I have no details about the mineral content of the water used to brew Saison Dupont. I have read where some brewers advocate that the brewing water be fairly neutral in mineral content. Maybe have a bit of sulfate in the water to accentuate the dryness aspect of this beer style.
I use the water spreadsheet tool MpH to estimate my mash pH and in that tool the following water profile mineral ranges are provided for a Saison. In bold I listed my personal suggestions.
· Calcium: 50 – 150 ppm (50 ppm)
· Magnesium: 10 – 30 ppm (20 ppm)
· Sodium: 0 – 150 ppm (50 ppm)
· Chloride: 0 – 100 ppm (50 ppm)
· Sulfate: 100 – 400 ppm (125 ppm)
As with all beers make water adjustments (e.g., lactic acid additions) to ensure that a proper mash pH is achieved (e.g., 5.2 – 5.4).
Yeast strain(s) selection is very important to the production of a Saison. I started homebrewing in the 1990’s and I did not homebrew my first Saison until batch number 74 in 1999. The challenge then was a lack of Saison yeast strains available by the major yeast vendors (e.g., Wyeast). That first Saison I produced used Saison yeast on a slant (from BrewTek). I had to scrape the yeast cells off the slant using an inoculating loop and perform a multistage step up (first step was a 10 mL vial). It was a time-consuming process with a bit of anxiety since I am not a trained microbiologist. It would take several years before a Saison yeast strain would be available in a more convenient format (e.g., a smack-pack). The good news is that the Saison beers I produced using that BrewTek product did indeed produce tasty Saison beers.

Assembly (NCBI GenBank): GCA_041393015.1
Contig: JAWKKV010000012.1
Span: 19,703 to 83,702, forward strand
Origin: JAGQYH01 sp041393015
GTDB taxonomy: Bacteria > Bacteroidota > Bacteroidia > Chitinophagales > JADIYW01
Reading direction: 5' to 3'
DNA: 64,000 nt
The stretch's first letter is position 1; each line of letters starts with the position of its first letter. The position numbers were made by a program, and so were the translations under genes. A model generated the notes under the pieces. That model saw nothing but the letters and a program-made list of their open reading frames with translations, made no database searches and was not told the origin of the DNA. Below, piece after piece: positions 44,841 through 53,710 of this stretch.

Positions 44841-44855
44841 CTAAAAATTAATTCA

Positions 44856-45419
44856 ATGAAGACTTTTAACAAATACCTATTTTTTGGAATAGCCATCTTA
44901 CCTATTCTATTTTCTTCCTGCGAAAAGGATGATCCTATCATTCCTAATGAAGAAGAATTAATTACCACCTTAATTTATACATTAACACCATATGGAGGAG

As previously discussed, there is speculation that Saison Dupont is fermented with multiple strains of yeast. I have read some people who have the opinion that there are four unique yeast strains within the Saison Dupont yeast mix. Both Wyeast and White Labs produce yeast which are stated to be Saison Dupont yeasts:
Are these two yeast the exact same yeast strain? According to genetic test results they are very closely related.
I have produced two batches using Wyeast 3724 and both of those batches were very tasty Saisons but the duration of primary fermentation was very long (too long for my preferences). The first batch took 7 weeks and the second batch (which I fermented without an airlock to eliminate back pressure which allegedly mitigates a stall in fermentation) took 5 weeks. I personally prefer to not have my beers sit on the yeast for that length of time to mitigate the potential effects of yeast autolysis.